Like the former flights, this one also used a special U3 firmware version on an Arduino Nano board, with QRP Labs Si5351A Synthesiser. For this flight Dave VE3KCL used a homemade balloon envelope (picture below). There appears to have been a leak. The balloon climbed to a record altitude of 13,220m but then descended steadily. Flight time was 10 hours.
The map below was updated automatically with the latest received position during the balloon's flight.
Notes from Dave VE3KCL:
The balloon S8 probably landed in the Atlantic ocean off the east side of Martha's vineyard.
The U3 on this flight was running on 3.3v @20Mhz instead of the normal 5v... this allowed me to dispense with some weight ( the boost converter) and used 7 solar cells instead of the usual 8 cells. I had lightened up the Si5351 board and removed the level converters this time as both the U3 and the Si board were now talking at a 3.3v level.
The 7 solar cells made ample power and when the lipo battery voltage went over 4.3v the lipo protection circuit disconnected the lipo and the solar panels were driving the 3.3v voltage regulators which are good up to 6v input. This would have allowed a full battery and up to a 4 hour transmission period after sundown which would have been a record had the balloon stayed up that long and if the lipo could have stayed warm enough to produce current.
It was an estimated -60c outside the foam case.
The balloon material is .00048" metallized PET and is very light and filled with static electricity and extremely challenging to work with... more that a few expletives were uttered during the development of this balloon envelope. pressure test picture is below.
I made the prototype balloon to about 72"x33" and at home got the leakage to what I considered a manageable amount of .3gms of lifting gas per 24hr period. With 6 gms of free lift I thought this could last in the stratosphere for up to 20 days. The internal pressure in the balloon was estimated at .15 psi and the balloon structure had been tested to up to .8 psi so there was a safety factor for blowing out the balloon or 4 or more.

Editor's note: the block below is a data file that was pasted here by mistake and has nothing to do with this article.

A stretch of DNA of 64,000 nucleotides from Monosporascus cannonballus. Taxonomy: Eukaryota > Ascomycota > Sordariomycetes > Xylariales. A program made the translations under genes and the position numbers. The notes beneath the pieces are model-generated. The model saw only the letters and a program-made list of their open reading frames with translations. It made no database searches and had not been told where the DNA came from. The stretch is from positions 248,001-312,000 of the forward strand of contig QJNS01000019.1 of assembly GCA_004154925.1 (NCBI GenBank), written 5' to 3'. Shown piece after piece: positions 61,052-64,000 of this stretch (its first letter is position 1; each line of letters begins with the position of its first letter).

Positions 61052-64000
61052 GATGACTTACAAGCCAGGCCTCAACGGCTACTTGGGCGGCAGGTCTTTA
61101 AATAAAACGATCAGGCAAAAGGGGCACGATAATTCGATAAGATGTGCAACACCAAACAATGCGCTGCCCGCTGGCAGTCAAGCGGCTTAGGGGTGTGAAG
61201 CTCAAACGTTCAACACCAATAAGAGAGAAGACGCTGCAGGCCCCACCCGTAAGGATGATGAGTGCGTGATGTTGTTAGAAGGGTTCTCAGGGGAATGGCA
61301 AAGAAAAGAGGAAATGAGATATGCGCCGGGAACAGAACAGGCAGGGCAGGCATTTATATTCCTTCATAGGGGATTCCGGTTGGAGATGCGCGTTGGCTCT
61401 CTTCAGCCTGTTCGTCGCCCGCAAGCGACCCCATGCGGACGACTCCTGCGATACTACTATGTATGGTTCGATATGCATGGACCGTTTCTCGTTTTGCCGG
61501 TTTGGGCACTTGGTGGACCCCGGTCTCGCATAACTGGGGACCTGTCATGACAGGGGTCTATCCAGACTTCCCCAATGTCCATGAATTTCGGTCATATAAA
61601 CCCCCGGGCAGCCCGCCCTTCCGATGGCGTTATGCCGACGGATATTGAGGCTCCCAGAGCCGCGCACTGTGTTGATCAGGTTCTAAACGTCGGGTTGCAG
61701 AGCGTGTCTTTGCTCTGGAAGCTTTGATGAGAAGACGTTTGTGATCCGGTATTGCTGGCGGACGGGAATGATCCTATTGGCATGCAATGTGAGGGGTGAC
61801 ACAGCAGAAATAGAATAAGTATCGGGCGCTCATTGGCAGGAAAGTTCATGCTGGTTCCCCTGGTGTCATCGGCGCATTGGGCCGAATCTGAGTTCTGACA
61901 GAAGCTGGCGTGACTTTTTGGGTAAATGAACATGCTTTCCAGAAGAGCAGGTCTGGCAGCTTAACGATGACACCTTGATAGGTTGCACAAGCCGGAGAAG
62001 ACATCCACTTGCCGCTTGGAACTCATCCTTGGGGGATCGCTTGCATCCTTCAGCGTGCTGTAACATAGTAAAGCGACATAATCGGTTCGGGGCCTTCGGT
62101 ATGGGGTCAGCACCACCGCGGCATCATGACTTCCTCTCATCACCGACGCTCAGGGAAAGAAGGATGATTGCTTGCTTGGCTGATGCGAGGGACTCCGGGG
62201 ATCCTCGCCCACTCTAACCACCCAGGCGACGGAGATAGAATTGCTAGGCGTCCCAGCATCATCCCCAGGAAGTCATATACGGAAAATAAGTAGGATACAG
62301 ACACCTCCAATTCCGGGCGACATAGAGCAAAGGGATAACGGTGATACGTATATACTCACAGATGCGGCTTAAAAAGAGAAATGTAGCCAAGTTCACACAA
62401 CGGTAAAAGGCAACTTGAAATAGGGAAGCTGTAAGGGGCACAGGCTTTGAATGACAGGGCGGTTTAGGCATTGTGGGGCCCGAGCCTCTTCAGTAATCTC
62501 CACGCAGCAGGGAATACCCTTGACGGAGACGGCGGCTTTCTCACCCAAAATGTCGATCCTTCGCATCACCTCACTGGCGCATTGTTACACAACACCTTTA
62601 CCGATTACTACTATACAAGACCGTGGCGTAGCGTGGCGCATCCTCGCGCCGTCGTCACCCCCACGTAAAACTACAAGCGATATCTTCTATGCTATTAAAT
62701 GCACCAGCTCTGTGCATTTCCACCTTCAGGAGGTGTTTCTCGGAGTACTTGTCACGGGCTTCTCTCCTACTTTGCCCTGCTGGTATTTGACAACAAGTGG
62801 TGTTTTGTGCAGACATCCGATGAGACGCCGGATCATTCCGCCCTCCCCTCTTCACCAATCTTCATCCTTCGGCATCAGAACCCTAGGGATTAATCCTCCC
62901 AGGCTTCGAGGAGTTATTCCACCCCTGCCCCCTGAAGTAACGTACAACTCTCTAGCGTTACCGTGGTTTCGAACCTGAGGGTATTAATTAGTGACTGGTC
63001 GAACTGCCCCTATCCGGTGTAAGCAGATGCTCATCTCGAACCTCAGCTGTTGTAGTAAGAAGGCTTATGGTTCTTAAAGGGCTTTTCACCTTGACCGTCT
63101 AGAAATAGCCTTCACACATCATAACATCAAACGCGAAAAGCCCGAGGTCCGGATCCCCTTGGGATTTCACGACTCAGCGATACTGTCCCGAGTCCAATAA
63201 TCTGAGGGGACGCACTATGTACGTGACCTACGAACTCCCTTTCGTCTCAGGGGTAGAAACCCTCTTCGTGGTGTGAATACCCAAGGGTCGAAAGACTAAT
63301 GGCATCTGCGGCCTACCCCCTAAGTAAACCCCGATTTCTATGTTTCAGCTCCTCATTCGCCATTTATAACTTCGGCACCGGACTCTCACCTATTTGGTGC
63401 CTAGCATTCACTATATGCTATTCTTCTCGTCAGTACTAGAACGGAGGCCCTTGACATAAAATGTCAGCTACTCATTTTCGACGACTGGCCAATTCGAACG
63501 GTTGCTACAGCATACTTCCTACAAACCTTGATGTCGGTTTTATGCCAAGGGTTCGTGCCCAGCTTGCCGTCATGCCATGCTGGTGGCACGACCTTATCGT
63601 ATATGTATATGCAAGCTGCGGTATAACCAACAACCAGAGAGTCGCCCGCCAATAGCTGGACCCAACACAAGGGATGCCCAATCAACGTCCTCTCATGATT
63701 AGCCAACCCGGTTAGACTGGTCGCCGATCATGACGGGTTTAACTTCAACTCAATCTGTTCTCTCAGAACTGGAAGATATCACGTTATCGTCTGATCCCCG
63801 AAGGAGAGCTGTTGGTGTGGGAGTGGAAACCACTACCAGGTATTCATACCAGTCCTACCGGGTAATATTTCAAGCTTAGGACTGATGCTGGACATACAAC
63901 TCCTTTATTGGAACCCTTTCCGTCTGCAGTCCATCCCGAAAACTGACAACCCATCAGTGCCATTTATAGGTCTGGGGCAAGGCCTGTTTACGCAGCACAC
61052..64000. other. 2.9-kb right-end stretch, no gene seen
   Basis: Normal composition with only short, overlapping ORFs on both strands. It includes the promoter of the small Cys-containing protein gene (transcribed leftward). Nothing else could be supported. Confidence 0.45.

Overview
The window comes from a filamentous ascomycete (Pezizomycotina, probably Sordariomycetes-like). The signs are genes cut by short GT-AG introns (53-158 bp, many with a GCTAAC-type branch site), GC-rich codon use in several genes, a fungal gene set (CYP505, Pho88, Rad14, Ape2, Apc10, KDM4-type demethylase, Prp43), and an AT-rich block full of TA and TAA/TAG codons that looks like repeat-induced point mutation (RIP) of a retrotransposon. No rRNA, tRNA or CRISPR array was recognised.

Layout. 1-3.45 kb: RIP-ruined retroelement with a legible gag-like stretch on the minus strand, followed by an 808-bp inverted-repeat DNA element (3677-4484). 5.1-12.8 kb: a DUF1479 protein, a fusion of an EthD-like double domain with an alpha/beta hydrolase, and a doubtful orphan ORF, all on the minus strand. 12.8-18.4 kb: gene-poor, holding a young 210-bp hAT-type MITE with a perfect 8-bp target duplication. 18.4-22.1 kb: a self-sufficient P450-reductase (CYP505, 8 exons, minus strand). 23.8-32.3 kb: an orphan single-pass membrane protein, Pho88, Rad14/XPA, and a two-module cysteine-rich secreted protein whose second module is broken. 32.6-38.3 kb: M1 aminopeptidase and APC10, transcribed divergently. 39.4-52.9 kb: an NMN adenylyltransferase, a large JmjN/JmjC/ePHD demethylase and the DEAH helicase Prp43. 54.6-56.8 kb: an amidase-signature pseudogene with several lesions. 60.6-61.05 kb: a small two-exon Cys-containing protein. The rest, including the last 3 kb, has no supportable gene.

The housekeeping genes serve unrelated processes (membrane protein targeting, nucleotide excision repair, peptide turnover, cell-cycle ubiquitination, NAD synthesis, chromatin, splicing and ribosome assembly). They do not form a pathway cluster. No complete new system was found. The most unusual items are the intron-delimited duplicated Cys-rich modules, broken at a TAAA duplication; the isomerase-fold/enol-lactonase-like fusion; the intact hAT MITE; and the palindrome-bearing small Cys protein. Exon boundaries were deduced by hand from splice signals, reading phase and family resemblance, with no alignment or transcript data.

By the float level of 13180 meters ASL (43,240' ) (higher than all commercial airliners and almost all of the bad weather) the math shows that the balloon envelope stretched by about 10%. which is less that a party balloon.
I had made a 13km balloon and a 10.5km balloon and today the winds looked better for a straight shot to Europe at 13km.. the wind speeds were slower at 13km but less detours on the flight. It looks like I will retire the 10.5km balloon till I find the cause of the leaking.
What happened I think is the balloon leaked faster than anticipated and when the free lift is gone it descends at an even rate as it did today.
The telemetry uses the same general system as the S-4 flight. See the S-4 page for more details of the telemetry protocol. The transmission schedule for the flight is based on a 12 minute transmission cycle, commencing on the hour and repeating every 12 minutes:
Special WSPR data telemetry encodes 5th and 6th Maidenhead locator, altitude, temperature, battery voltage, ground speed, GPS status and Satellite coverage.
Flight path and telemetry
Note, the voltage and temperature measurements have some scaling problem, that we need to investigate and correct in future flights.
The left photo shows the balloon envelope during testing. Of course when launched it is significantly under-inflated.
Earlier S-8 failed launch photos
Here are some photographs from an earlier launch attempt on 22-Mar-2016. The launch looked good but winds were quite strong and the balloon got caught in a downdraft, resulting in a crash landing in a tree. Dave was worried about how to shut down the transmitter but in the end there was no problem because the solar cells apparently got smashed in the crash. Once battery power was depleted the balloon transmitter stopped transmitting.